Rani Deshpande

Senior Financial Sector Specialist

Rani Deshpande rejoined CGAP in 2019 as part of an initiative to understand the potential of targeted financial services to maximize the benefits of the burgeoning digitally-mediated “gig” economy for young, marginalized workers, especially women.

Rani brings 20 years of experience in various aspects of financial inclusion, youth livelihoods, and nonprofit strategy and management. Most recently, she directed Save the Children’s $35M portfolio of youth and off-farm livelihoods development work in over a dozen countries. From 2010 to 2016 she led YouthSave, an initiative that assisted over 150,000 teens to open tailored savings accounts and save over $1.2M. Ms. Deshpande worked at CGAP from 2003-2006 and built institutional and industry capacity on financial products including savings and money transfers. She has also served as a strategy consultant to US nonprofits and worked directly with MSMEs in India and West Africa, providing technical assistance on production for export and small business management.

Rani earned her undergraduate degree from Stanford University and a dual Master’s degree in International Affairs and Business from Columbia University. She is fluent in French and Marathi.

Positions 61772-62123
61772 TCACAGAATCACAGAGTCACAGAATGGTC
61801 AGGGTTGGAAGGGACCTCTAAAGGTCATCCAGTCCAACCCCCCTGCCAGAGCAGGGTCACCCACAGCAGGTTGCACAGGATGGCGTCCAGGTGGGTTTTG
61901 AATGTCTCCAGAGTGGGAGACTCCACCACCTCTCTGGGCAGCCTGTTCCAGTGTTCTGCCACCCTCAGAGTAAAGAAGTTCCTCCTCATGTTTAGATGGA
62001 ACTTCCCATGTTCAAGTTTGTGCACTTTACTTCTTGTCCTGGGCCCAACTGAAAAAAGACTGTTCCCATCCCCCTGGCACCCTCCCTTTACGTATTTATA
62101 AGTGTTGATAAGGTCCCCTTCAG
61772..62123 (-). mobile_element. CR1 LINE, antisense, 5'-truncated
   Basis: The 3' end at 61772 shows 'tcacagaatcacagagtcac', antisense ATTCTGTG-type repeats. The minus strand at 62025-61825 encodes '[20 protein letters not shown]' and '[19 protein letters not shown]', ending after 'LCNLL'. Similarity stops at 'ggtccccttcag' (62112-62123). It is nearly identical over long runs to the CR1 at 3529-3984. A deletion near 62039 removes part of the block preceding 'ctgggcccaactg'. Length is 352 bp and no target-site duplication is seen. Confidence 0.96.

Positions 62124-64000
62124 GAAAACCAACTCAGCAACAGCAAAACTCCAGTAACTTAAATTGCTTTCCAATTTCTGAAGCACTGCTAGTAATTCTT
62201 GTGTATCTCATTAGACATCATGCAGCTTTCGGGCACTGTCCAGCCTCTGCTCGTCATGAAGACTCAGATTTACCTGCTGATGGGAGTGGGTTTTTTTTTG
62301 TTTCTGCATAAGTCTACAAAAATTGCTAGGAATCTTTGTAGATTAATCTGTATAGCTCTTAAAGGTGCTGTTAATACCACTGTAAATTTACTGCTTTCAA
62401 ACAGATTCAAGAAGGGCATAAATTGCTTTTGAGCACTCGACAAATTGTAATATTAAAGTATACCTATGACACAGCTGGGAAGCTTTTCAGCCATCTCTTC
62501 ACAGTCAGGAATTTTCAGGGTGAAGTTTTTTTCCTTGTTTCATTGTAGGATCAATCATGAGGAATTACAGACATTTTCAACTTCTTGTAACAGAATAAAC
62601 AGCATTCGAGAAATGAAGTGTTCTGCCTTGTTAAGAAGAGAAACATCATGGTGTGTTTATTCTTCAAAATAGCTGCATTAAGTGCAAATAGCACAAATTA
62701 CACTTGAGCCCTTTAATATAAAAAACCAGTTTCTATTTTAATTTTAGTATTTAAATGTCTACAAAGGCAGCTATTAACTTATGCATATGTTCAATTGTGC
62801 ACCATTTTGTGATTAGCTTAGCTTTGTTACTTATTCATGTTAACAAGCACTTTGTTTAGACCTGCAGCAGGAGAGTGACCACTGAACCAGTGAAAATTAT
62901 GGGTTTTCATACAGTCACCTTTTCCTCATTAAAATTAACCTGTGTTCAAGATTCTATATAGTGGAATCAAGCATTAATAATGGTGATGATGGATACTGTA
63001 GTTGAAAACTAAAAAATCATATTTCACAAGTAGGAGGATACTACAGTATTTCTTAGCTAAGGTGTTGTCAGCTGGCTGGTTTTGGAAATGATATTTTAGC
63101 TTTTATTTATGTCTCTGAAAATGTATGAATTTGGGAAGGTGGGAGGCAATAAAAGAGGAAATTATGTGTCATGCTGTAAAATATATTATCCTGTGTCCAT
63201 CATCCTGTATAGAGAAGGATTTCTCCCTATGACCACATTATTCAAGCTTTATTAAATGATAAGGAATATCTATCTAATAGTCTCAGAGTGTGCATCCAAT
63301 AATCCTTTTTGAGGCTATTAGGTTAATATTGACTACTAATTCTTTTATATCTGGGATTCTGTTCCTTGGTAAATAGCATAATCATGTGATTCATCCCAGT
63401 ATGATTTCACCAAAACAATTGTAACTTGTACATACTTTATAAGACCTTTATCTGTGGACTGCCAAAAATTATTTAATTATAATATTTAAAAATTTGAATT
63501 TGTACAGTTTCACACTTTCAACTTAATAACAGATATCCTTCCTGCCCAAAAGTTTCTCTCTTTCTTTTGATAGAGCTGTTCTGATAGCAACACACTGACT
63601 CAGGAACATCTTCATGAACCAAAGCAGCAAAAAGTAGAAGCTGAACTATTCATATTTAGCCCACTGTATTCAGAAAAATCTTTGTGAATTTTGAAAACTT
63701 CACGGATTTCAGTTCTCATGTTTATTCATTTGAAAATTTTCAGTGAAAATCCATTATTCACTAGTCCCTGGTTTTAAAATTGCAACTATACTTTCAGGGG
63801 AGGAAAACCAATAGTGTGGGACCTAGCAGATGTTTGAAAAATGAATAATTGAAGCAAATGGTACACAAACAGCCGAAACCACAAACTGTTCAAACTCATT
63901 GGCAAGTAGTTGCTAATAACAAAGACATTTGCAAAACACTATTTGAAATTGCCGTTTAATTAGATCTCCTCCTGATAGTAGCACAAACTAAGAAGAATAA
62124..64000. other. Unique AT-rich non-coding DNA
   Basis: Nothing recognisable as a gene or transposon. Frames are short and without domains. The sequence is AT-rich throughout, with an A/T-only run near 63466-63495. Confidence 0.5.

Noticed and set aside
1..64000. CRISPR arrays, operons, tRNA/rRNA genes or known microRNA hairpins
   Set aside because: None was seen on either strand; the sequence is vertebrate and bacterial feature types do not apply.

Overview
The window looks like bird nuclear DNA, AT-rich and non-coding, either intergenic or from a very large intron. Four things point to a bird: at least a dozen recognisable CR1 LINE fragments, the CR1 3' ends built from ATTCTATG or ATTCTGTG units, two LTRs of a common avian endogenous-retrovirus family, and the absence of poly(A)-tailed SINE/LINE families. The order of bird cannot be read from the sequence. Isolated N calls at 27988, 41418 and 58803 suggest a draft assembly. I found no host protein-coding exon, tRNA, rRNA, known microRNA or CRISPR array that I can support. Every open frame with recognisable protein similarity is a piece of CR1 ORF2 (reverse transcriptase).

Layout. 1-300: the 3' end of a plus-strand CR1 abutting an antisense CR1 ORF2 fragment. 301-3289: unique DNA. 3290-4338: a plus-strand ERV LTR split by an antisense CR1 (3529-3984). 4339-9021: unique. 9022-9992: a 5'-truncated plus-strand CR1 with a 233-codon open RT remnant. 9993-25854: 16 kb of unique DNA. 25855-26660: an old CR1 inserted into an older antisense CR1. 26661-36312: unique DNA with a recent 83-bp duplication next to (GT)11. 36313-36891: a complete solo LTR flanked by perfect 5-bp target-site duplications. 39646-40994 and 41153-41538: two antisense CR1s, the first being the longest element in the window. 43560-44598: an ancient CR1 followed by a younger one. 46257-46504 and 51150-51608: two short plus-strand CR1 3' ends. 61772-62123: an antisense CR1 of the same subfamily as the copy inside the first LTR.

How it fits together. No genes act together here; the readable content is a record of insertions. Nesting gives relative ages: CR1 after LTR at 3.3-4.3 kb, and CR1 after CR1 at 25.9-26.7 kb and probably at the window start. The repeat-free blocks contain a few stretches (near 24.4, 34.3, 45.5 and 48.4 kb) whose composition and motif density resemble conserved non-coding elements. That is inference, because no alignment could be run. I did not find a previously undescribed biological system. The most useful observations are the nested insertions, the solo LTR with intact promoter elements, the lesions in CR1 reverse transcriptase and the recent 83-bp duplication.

By Rani Deshpande


Financially Including Young Women: Gains for a Generation

The final blog in our series with the Bill and Melinda Gates Foundation spotlights what CGAP and BMGF have learned about the dynamics of young women’s financial exclusion, and new initiatives to tackle the gender gap at its source in young adulthood.

Decoding Financial Inclusion Gaps Between Young Men and Women

A recent CGAP study revealed a gender gap in financial service adoption among youth in low-income countries. Here, we analyze Findex 2021 data to better understand the factors driving these disparities.

The Impact of Financial Inclusion on Young Women’s Well-being: A Survey of Evidence and Recommendations for Practitioners

Young women face many gender-based barriers as they navigate major life transitions, with life-long effects. A new CGAP Working Paper finds that in addition to improving financial skills and savings levels, financial inclusion initiatives may also improve health and livelihood outcomes when combined with other interventions.

What Does Financial Inclusion Mean for Young Women’s Well-being?

Well-implemented financial inclusion (FI) initiatives for various sub-segments of young women can produce positive financial and non-financial outcomes. Current research shows plural programs with FI components can benefit marginalized young women.

Maximizing the Impact of Financial Inclusion for Young Women

Among which segments of young women could investments in improved financial services make the most impact? We highlight findings from a recent CGAP segmentation exercise.